Sarah MacFadyen, Vice Chair of the Taskforce for Lung Health and Head of Policy and External Affairs at Asthma UK and the British Lung Foundation, says it’s time that tobacco dependency was treated just like any other illness
Tobacco dependency is the largest preventable cause of death in the UK. Although most people are aware that smoking is bad for your health, few people who don’t smoke realise how difficult it can be to quit. Unfortunately, tobacco dependency is still seen as a personal vice or habit, and the majority of the 6.9 million people who smoke in the UK do not get the support they need to stop.
The reality is that delays to quitting smoking are serious – on average, smokers live ten years less than non-smokers, and every additional day as a smoker can have an impact on someone’s quality of life. While not all lung conditions are caused by smoking, the majority of cases of conditions such as lung cancer and COPD are linked to it. Tobacco causes a huge range of debilitating smoking-related illnesses and as a result, kills half of its users; if a patient went to their doctor for any other condition as life-limiting, they would rightly expect to receive a range of treatment options and tailored support.
This is the crux of why tobacco dependency needs to be taken as seriously as any other life-threatening condition.
Smokers are more likely to quit with support
Smokers are three times more likely to quit with the support of a stop smoking service. According to the Lung Health Data Tracker, launched by the Taskforce for Lung Health, a quarter of specialist stop smoking services became integrated with other services, or closed altogether between 2017 and 2018. This follows years of funding cuts for specialist stop smoking services. As a result of the decrease in specialist support available, the Taskforce estimates that as many as 1 million people may have been left behind in access to support to quit smoking.
Furthermore, an audit of hospitals across the country by the British Thoracic Society showed that more than one in five patients still do not even have their smoking status recorded in their medical notes, and only 15% of hospitals offered their outpatients reliable access to a stop smoking service. People who might even be in hospital for a smoking-related condition are not currently getting the treatment they desperately need – evidence-based help and support to quit smoking.
It’s clear that while much progress has been made towards improving smoking rates across the country, we’re letting down those who still smoke by narrowing the availability of support.
The poorest people are most likely to smoke
Those left behind in being supported to quit smoking are also often the poorest in our society, widening the existing health inequalities across the UK. It’s a sad fact that people in the most deprived areas are four times more likely to smoke than those living in wealthier areas, and are twice as likely to develop chronic obstructive pulmonary disease (COPD) or lung cancer if they’re poorer.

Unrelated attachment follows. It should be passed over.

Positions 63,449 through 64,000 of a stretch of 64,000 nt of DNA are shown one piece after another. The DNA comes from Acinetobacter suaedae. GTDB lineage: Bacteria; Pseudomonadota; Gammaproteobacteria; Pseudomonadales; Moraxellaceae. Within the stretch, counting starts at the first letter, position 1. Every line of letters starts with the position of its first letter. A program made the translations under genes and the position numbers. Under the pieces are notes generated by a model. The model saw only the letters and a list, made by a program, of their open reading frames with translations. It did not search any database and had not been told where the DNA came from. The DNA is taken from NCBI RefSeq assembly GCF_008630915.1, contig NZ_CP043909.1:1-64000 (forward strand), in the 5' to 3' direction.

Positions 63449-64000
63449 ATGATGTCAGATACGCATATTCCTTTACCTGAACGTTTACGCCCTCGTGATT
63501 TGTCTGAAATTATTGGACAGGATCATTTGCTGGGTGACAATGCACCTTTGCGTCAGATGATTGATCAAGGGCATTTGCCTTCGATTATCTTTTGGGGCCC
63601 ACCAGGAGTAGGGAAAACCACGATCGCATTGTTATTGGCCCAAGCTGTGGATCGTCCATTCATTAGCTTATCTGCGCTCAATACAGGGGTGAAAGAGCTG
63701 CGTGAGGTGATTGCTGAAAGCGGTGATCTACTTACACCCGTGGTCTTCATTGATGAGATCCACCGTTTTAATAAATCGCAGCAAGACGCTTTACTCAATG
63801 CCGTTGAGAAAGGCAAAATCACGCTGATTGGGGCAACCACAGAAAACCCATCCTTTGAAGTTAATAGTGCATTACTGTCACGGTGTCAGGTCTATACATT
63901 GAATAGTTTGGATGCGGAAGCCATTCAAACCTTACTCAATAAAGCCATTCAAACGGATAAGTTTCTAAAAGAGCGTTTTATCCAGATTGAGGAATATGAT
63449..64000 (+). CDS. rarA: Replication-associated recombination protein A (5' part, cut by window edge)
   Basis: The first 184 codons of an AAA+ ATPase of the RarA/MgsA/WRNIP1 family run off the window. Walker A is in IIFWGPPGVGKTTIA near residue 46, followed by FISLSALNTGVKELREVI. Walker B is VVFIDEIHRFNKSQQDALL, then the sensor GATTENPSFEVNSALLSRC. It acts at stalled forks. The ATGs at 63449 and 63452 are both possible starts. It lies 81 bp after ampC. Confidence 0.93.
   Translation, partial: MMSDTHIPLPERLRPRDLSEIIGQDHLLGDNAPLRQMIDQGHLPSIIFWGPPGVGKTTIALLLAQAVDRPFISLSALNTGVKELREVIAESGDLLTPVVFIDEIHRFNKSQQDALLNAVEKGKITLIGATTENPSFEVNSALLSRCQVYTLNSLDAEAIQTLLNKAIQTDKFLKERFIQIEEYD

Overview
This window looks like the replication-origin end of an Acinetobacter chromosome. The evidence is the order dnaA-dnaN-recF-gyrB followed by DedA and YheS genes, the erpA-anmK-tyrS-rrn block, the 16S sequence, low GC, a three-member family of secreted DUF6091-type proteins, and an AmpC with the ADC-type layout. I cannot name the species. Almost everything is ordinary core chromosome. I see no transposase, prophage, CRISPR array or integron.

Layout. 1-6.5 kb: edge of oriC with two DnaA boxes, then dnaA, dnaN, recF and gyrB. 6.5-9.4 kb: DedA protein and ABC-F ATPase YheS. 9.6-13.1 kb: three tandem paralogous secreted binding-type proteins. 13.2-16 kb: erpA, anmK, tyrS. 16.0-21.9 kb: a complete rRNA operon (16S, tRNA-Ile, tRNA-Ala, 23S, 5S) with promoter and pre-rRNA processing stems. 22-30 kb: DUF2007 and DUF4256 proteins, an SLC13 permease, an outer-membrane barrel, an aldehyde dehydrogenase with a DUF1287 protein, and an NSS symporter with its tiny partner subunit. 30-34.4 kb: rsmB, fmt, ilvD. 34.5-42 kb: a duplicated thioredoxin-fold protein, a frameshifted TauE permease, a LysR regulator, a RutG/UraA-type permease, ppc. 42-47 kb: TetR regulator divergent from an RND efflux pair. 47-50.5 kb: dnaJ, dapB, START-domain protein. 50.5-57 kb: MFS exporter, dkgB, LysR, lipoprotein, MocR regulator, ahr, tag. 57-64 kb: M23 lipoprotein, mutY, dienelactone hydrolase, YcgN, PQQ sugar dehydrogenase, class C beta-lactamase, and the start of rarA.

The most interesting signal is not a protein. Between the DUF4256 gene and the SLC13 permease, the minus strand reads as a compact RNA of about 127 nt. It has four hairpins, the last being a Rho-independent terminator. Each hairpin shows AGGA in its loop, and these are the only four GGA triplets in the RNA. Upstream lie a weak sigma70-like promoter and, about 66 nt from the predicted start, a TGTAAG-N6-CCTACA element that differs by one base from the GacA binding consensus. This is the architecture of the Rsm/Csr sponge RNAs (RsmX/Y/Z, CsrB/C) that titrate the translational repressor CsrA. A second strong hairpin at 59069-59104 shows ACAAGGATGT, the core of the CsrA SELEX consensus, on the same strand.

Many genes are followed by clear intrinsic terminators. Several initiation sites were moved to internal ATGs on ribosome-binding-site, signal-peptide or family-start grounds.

The fact that your socioeconomic status can leave you so much more at risk of starting to smoke as a child, and less likely to quit as an adult, is a key reason as to why tobacco dependency needs to be treated as an illness. People should not be at risk of an early death because of where they are born, where they grow up and what their social connections are like. We need to make sure that everyone across the country has equal access to the care and support they need to create a future where more people than ever before live with healthy lungs, but this is not currently the case.
The solutions are out there
It is crucial that supporting people to quit smoking becomes a priority so that we can meet the government’s target of becoming smoke-free by 2030.
To ensure that millions of people living with tobacco dependency do not continue to be left behind, the government needs to provide sustainable funding for the delivery of stop smoking services and ensure that there are good quality services available to everyone who wants to quit in primary care and the community, as well as in hospitals across the country. It’s no longer enough to talk about a future where we are smoke-free by 2030 – it’s time to actively create one.
A key tool for supporting people to quit is Very Brief Advice (VBA), also known as VBA. The Taskforce for Lung Health recommends that this 30-second intervention is delivered by all healthcare professionals in consultations with a patient who smokes. VBA is also recommended by the National Institute of Health and Care Excellence (NICE) as an evidence-based and cost-effective intervention in which all frontline practitioners should receive training. According to Asthma UK and the British Lung Foundation, over half of UK GP’s have not had access to this training even though GPs who have had training in the delivery of VBA are three times more likely to deliver VBA at least once a week.
The pandemic has highlighted how vital our NHS is for supporting people across the country, so it’s now a better time than ever to ensure that healthcare professionals receive the training they need to support people who smoke across the country. For the problem of tobacco dependency, simple solutions – such as training all frontline health professionals in delivering VBA – are highly effective and offer professionals an easy tool to support people to quit. If we don’t take advantage of the solutions to tobacco dependency which we know work to support people, and fail to prioritise this addiction as an illness, we will continue to see thousands of people every year die as a result of smoking.
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